The company has about $100mm in cash and an additional $300mm in availability.  There are no debt maturities until 2012.  There are no maintenance covenants, but there is an incurrence covenant that could be breached in the back half of 2009.  The only consequence of that breach would be no additional debt on top of existing facilities.  Given the company's current $400mm of liquidity, there should be no need for additional debt.

 

While all of the eastern European economies are hurting, most of CETV's core markets have and should hold up relatively well - the one exception is Romania. Mitigating the risk of a Romanian meltdown is the core Czech station that generated over $200mm in station EBITDA last year.  Industry insiders have told me that even in this climate, that asset could still be sold for about 5x station EBITDA or $1billion - paying off all the debt and giving equity holders an unleveraged interest in the rest of the markets.  Even if this estimate proves optimistic, it does give some sense for what the sum of the parts might be.

 

The company is controlled by Ronald Lauder and the private equity firm, Apax.  Years ago when the company's Czech station was stolen, Lauder stepped into help the company and preserve equity value.  Should events worsen, the same thing could happen today.

 

Catalyst

In the short term, any improvement in the Euro or EU support for Romania would likely send the shares materially higher as happened last year when the shares went from $9 to $25 on the strength of the Euro.  I am not counting on this happening. A shut down or sale of  the money losing assets could easily double the stock as core EBITDA is more like $250mm in 2009 and it would remove the losses that investors hate and fear of an equity offering.  The company has drawn down on local currency revolvers and is thinking about buying its covert for about 40 cents on the dollar. As an aside, the convert is yielding about 30percent and is another and safer way to play this investment - I own it as well. If they spent $50mm they would create about $75mm in equity value or almost $2 a share and most likely improve sentiment towards the stock.  The most likely outcome in my view is that the company muddles along with its $400mm in liquidity and that in the next few years as their markets stabilize, the company goes back to earning about $300mm in EBITDA and the stock trades back to $20-50 and possibly higher given the leaner cost structure.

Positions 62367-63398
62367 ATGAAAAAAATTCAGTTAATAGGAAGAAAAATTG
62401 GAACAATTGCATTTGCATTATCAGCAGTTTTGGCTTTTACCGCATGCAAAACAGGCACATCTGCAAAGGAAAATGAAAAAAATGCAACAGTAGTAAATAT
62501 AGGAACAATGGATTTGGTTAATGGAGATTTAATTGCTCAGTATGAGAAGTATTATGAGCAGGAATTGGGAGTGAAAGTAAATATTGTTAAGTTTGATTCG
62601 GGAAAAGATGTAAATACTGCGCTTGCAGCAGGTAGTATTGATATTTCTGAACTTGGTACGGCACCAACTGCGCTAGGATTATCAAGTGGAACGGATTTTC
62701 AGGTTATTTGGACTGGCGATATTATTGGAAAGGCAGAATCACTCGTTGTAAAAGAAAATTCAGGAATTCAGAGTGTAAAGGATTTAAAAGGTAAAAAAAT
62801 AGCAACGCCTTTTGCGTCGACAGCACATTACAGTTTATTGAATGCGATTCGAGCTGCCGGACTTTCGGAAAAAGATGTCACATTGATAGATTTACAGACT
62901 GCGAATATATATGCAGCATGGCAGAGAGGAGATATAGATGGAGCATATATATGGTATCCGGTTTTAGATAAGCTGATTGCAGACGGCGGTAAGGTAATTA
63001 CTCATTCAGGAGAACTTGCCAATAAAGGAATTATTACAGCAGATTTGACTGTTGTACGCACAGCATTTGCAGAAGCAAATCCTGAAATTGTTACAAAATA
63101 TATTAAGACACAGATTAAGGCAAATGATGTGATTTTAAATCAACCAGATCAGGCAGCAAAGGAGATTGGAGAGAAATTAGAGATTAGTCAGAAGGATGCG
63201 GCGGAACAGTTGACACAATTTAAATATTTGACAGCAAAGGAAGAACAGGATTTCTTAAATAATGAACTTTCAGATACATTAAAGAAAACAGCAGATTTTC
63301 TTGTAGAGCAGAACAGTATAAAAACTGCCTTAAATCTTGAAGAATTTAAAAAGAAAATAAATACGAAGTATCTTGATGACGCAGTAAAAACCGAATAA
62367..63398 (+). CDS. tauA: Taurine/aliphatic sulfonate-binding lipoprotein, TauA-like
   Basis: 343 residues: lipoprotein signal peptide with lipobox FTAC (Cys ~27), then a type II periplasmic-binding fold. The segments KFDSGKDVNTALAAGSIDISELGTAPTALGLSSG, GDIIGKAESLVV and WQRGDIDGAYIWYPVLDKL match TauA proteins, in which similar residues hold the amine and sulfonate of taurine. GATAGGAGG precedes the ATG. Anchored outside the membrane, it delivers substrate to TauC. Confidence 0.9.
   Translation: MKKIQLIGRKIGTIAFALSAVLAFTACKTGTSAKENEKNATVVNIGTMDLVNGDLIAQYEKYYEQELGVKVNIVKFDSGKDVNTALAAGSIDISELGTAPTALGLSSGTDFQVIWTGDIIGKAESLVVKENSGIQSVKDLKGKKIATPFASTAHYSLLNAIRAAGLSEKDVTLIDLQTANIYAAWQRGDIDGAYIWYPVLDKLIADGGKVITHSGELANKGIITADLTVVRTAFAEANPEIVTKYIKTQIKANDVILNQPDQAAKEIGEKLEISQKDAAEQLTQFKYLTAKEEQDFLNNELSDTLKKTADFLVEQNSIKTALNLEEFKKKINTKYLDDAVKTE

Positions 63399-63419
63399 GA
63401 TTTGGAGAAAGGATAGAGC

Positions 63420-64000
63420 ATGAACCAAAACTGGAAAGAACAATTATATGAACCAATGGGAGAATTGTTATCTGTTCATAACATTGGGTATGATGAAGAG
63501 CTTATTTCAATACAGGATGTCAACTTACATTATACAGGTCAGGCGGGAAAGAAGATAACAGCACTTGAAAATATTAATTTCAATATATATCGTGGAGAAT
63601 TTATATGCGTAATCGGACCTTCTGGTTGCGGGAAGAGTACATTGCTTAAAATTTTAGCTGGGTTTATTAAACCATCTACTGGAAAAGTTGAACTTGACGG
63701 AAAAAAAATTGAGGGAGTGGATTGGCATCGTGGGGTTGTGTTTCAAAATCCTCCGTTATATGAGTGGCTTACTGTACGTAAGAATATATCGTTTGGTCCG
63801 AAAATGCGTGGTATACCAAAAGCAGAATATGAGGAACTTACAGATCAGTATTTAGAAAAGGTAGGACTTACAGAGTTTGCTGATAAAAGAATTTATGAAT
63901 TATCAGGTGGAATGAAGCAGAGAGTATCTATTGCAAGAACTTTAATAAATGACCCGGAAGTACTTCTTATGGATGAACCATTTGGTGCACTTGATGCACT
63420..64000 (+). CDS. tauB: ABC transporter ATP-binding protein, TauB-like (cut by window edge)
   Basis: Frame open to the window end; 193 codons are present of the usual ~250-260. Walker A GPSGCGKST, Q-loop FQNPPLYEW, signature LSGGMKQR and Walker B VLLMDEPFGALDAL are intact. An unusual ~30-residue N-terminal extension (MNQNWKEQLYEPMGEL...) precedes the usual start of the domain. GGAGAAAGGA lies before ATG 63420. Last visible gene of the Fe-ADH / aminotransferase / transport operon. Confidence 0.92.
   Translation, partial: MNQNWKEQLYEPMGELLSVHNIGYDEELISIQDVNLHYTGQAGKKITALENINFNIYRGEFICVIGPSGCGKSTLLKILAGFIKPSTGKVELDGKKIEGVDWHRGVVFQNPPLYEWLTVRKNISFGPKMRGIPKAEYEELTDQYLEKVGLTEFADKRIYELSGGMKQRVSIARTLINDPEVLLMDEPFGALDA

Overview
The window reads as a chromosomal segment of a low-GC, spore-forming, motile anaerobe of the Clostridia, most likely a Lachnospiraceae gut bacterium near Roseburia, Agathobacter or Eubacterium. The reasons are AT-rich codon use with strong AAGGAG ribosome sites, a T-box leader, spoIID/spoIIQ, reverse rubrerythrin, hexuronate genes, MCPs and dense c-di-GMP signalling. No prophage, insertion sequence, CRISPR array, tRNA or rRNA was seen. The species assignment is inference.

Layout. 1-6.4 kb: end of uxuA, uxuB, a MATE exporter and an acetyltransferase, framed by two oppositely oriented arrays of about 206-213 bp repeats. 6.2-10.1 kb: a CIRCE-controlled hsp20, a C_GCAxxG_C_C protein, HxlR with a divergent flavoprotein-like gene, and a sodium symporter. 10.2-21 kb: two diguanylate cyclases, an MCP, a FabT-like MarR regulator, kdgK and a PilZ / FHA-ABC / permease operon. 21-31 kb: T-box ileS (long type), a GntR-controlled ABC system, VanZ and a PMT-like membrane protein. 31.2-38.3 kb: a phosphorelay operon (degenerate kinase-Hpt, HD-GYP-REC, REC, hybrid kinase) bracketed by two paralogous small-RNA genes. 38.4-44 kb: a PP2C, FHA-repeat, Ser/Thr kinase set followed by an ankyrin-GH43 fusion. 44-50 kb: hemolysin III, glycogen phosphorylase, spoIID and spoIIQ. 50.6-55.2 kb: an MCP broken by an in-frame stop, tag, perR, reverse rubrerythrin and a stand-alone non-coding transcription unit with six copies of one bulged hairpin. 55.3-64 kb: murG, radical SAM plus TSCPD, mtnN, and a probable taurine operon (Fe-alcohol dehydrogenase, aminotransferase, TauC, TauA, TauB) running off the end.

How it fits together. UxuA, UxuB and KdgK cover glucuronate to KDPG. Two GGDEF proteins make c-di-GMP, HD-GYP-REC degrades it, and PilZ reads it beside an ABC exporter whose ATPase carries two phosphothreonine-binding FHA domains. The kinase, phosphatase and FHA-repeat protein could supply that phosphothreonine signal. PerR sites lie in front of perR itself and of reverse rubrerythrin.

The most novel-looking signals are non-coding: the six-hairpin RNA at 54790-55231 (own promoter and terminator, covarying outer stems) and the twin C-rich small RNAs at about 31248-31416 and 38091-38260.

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    Description

     

    Central European Media is the preeminent TV broadcaster in Eastern Europe.  Its core markets are the Czech Republic, Romania, Slovakia and Slovenia - all of which are profitable.  The company has noncore markets in the Ukraine, Bulgaria and Croatia that lose money.  The stock is hitting new lows today on a very poorly presented earnings call and the implosion of Eastern European markets. While the risks are known, I believe that there a short term catalysts that could get the stock to double and longer term I believe that the company is worth between $20 and $50 a share. There are no near term liquidity concerns. The nearest debt maturity is in 2012. The stock is essentially a long dated call option on a return to some normalcy in their markets by 2012.